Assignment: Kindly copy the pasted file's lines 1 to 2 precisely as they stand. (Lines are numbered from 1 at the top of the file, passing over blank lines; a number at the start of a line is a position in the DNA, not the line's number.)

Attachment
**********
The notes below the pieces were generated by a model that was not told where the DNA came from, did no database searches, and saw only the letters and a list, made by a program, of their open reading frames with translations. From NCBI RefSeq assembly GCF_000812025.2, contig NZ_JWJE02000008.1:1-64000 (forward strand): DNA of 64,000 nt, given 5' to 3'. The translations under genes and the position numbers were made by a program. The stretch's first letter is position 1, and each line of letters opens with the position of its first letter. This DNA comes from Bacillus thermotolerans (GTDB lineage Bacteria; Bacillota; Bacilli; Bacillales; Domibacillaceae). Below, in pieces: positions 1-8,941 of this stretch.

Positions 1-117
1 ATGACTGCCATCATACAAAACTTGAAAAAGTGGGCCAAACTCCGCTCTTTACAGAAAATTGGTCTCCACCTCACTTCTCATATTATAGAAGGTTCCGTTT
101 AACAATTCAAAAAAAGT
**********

The notes below the pieces were generated by a model that was not told where the DNA came from, did no database searches, and saw only the letters and a list, made by a program, of their open reading frames with translations. From NCBI RefSeq assembly GCF_000812025.2, contig NZ_JWJE02000008.1:1-64000 (forward strand): DNA of 64,000 nt, given 5' to 3'. The translations under genes and the position numbers were made by a program. The stretch's first letter is position 1, and each line of letters opens with the position of its first letter. This DNA comes from Bacillus thermotolerans (GTDB lineage Bacteria; Bacillota; Bacilli; Bacillales; Domibacillaceae). Below, in pieces: positions 1-8,941 of this stretch.

Positions 1-117